Over the years several potential operators have attempted to buy the historic Huntridge Theatre, only to fall short. But preservationist and State Assemblywoman Heidi Swank (District 16) doesn’t want to run the Huntridge. She wants to help clear the way for someone else to do it.
Originally, Swank’s bill, AB371, would have had the state purchase the Huntridge outright and lease the venue in a public/private partnership. But as it turns out, “There’s no structure in the state to do that kind of relationship,” Swank says. Instead, she’s proposing a Restoring Nevada’s Treasures loan, a new kind of revolving arrangement the Legislature is now considering.
Three state agencies—State Lands, State Public Works and the State Historic Preservation Office—will run the program, which doesn’t specifically name the Huntridge, but is intended for buildings that are “at least 50 years old, architecturally or culturally significant and in danger of soon becoming too deteriorated to save.” Whoever decides to purchase the 70-plus year-old Huntridge could apply for a loan of up to $3 million, repayable over 10 years. “It could really help at the beginning, when they have to make all those renovations,” she says.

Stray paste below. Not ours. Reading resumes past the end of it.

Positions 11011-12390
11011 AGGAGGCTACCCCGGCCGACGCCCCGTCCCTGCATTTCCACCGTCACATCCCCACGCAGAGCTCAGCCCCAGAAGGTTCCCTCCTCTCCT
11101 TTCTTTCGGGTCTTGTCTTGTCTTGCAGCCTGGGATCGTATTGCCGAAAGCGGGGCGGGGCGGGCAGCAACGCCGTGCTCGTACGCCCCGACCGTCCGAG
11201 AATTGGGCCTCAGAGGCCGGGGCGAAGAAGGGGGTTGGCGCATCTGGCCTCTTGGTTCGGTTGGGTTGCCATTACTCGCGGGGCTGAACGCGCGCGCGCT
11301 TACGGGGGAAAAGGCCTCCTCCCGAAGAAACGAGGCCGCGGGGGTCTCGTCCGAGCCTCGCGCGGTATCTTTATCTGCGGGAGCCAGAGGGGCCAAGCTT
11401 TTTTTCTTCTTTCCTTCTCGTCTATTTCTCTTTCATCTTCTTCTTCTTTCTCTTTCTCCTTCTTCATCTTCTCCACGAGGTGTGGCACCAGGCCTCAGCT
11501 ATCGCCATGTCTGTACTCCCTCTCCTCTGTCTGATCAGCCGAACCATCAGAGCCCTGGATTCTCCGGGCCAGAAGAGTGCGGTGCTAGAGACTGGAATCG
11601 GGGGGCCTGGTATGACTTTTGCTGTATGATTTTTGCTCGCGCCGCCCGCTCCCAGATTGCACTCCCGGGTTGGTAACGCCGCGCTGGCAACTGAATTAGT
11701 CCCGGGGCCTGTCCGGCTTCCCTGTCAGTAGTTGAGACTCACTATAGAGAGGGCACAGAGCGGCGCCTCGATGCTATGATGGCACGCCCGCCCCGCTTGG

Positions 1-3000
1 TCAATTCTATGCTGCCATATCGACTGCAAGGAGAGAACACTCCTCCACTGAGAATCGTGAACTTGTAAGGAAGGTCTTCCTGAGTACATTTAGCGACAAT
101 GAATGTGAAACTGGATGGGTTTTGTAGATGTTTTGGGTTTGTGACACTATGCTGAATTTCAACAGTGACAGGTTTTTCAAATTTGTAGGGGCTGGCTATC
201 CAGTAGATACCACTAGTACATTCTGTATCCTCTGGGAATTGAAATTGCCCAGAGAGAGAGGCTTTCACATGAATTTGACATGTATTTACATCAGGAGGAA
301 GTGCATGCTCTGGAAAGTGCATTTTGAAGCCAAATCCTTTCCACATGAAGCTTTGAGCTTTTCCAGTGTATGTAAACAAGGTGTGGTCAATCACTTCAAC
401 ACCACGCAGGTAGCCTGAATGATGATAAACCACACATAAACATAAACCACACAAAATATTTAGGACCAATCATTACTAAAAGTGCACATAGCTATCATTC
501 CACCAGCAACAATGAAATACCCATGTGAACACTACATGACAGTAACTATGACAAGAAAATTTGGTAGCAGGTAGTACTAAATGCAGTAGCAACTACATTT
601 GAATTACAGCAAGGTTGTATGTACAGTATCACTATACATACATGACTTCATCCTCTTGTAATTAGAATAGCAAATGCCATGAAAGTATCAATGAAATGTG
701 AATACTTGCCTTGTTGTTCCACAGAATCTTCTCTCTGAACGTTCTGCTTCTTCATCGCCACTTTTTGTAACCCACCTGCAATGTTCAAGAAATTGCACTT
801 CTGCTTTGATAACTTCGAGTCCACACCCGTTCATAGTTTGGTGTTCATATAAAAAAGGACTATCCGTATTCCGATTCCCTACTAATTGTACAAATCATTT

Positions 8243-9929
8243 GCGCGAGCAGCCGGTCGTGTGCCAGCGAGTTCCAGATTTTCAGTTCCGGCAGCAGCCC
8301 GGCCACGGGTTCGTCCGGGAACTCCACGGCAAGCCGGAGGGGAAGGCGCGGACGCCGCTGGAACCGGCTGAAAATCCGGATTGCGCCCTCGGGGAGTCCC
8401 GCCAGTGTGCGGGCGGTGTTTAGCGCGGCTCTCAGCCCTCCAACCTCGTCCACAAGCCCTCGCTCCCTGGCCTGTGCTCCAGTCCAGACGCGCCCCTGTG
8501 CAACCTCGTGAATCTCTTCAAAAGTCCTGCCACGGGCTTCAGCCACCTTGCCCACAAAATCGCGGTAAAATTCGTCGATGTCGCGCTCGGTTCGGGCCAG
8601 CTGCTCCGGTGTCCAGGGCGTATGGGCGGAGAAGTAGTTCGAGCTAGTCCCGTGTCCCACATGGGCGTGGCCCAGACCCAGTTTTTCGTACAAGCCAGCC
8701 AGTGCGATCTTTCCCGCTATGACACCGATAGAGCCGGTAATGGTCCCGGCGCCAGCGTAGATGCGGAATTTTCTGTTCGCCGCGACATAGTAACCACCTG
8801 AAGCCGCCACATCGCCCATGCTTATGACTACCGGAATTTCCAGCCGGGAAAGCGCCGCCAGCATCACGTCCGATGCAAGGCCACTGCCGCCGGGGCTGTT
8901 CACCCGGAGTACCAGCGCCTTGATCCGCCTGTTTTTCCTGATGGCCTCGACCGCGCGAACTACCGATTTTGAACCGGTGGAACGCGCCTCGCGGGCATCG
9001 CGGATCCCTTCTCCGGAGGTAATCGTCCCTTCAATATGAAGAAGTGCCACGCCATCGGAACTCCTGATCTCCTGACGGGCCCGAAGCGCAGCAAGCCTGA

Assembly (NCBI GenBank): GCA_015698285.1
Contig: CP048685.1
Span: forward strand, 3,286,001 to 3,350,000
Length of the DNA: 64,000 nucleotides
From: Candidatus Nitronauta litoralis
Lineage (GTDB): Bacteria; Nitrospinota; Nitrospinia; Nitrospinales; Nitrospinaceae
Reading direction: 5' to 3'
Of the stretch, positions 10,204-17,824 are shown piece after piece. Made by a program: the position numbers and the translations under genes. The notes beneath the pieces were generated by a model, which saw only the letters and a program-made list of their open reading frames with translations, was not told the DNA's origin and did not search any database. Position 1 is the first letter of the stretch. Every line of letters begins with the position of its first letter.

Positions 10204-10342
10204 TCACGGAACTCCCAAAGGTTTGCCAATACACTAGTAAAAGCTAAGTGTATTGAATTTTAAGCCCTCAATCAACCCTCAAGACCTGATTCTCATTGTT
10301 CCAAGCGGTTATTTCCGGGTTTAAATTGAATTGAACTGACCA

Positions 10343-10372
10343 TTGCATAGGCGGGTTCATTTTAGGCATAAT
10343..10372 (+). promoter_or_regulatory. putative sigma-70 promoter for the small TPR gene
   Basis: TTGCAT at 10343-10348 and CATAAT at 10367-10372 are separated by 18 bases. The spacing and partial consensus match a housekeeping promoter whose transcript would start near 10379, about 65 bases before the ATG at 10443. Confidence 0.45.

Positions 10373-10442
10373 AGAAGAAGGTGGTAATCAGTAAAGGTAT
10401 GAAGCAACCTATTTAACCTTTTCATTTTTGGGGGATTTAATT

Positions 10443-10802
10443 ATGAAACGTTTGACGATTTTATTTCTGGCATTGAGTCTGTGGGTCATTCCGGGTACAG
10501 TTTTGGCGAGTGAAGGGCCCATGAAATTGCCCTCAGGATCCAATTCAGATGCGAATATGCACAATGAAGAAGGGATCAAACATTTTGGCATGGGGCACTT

And Restoring Nevada’s Treasures could save multiple venues. “Once [the $3 million] is paid back, they could identify another project and go from there,” Swank says.
It’s not a slam dunk. Swank has two other historic preservation bills she’s pushing this legislative session, and even if this one passes there’s no guarantee the Huntridge’s owners will sell. But Swank thinks the Huntridge is worth one more attempt, even if it’s something of a compromise.
“There’s a saying that goes around up here at this time in the session,” Swank says. “‘Don’t let the perfect be the enemy of the good.’”